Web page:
Additional features and advantages of the invention will be set forth in the description which follows, and in part will be obvious from the description, or may be learned by practice of the invention. The features and advantages of the invention may be realized and obtained by means of the instruments and combinations particularly pointed out in the appended claims. These and other features of the present invention will become more fully apparent from the following description and appended claims, or may be learned by the practice of the invention as set forth herein.

Disclosed are systems, methods and computer readable media for detecting and managing fault within a network by monitoring transaction within the network's label distribution protocol transactions. The monitor will also analyze those transactions to determine if there have been any failures or shortcomings in the network. The system recognizes the failures that do occur in the label distribution protocol transactions and checks to see if those failures are within an acceptable range that allows the network to continue to operate properly. If the network is not operating within acceptable limits, then the system will notify a fault management system and subsequent to that notification, will produce a ticket that allows the user to be notified that the network is outside of operable limits. This will allow the user to be proactive and take precautions to maintain an acceptable level of functionality in the network.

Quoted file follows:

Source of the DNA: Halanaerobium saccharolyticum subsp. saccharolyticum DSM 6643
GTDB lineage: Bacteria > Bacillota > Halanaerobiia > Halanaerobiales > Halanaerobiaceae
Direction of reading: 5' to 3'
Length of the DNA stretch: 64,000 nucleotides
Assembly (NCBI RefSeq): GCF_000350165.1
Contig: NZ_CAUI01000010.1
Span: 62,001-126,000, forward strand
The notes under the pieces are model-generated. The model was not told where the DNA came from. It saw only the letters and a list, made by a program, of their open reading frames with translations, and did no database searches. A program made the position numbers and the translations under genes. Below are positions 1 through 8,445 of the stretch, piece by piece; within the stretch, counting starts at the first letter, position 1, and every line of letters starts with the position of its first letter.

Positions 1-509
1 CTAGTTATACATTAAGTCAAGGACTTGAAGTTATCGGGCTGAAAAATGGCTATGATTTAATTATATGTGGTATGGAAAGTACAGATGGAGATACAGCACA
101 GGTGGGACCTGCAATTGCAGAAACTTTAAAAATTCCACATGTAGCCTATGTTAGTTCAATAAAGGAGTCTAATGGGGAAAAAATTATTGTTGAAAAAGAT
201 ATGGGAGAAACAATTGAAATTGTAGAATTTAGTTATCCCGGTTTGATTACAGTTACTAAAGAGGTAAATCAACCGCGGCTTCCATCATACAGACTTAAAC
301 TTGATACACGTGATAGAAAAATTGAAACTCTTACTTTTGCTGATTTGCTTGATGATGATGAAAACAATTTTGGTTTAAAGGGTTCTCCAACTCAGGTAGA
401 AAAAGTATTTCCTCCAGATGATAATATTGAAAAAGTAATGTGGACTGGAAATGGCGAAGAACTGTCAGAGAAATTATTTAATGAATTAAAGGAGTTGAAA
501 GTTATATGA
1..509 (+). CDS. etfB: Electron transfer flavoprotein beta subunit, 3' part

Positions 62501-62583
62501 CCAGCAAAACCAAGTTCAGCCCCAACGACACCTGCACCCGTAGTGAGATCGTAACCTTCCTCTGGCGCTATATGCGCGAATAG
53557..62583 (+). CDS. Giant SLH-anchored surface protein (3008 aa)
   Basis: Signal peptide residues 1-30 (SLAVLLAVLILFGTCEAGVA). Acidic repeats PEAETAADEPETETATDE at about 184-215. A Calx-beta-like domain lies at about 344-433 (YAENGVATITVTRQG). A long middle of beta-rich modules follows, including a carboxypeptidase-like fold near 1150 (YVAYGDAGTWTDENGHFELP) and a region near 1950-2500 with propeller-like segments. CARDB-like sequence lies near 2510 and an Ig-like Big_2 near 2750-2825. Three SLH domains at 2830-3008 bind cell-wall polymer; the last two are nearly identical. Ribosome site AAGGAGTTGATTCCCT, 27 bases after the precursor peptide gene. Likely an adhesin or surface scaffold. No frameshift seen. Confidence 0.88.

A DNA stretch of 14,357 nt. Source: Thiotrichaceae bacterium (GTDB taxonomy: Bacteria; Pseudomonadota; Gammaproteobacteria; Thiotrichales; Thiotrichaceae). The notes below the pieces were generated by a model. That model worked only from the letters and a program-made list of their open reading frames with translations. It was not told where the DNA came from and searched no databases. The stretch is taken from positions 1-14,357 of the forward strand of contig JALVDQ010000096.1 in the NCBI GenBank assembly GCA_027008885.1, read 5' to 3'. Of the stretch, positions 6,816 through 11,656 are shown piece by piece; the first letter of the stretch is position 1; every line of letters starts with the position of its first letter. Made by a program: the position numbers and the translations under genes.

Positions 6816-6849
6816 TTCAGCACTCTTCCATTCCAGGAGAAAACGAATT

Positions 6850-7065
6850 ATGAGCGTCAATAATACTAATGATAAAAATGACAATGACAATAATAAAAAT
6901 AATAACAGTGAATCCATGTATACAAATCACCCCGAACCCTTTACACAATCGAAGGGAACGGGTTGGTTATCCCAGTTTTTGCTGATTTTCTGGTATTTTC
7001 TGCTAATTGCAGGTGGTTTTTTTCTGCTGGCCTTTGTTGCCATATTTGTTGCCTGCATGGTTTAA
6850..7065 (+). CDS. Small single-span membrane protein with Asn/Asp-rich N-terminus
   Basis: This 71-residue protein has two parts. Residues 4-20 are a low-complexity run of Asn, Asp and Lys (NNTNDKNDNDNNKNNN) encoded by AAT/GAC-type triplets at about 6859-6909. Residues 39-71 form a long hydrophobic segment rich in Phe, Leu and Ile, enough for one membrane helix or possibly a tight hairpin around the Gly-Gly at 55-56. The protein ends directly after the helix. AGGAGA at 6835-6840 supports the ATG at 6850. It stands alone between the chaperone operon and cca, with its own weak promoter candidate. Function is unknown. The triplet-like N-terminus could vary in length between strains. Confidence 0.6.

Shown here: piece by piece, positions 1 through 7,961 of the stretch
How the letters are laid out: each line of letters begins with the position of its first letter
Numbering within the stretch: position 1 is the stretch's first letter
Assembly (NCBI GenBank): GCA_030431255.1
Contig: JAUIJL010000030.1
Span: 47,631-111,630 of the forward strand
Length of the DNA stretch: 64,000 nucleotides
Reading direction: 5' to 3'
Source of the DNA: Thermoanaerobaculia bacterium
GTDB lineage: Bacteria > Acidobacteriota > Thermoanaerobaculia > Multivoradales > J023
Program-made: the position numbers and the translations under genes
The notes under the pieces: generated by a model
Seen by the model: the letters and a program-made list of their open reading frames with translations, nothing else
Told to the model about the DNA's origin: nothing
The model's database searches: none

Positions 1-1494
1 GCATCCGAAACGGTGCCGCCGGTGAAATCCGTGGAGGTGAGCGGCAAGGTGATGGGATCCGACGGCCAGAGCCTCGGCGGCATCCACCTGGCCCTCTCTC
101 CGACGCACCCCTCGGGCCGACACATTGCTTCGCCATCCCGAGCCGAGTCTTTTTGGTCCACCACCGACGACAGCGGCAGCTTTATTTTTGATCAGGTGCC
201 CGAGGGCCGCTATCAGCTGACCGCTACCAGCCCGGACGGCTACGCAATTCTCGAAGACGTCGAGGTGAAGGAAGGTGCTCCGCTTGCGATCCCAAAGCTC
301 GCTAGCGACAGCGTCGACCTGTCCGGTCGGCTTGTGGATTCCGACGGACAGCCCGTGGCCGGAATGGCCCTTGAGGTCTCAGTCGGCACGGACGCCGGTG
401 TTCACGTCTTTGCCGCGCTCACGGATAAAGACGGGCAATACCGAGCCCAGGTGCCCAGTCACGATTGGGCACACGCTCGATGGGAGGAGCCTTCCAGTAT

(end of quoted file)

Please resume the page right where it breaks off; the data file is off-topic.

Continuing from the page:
Thus the principles of this system can better utilize the information that is available in a network protocol. Further, the system will allow better user to better utilize quality control to improve customer satisfaction due to the increase in reliability of the system.

BRIEF DESCRIPTION OF THE DRAWINGS

In order to describe the manner in which the above-recited and other advantages and features of the invention can be obtained, a more particular description of the invention briefly described above will be rendered by reference to specific embodiments thereof which are illustrated in the appended drawings. Understanding that these drawings depict only typical embodiments of the invention and are not therefore to be considered to be limiting of its scope, the invention will be described and explained with additional specificity and detail through the use of the accompanying drawings in which: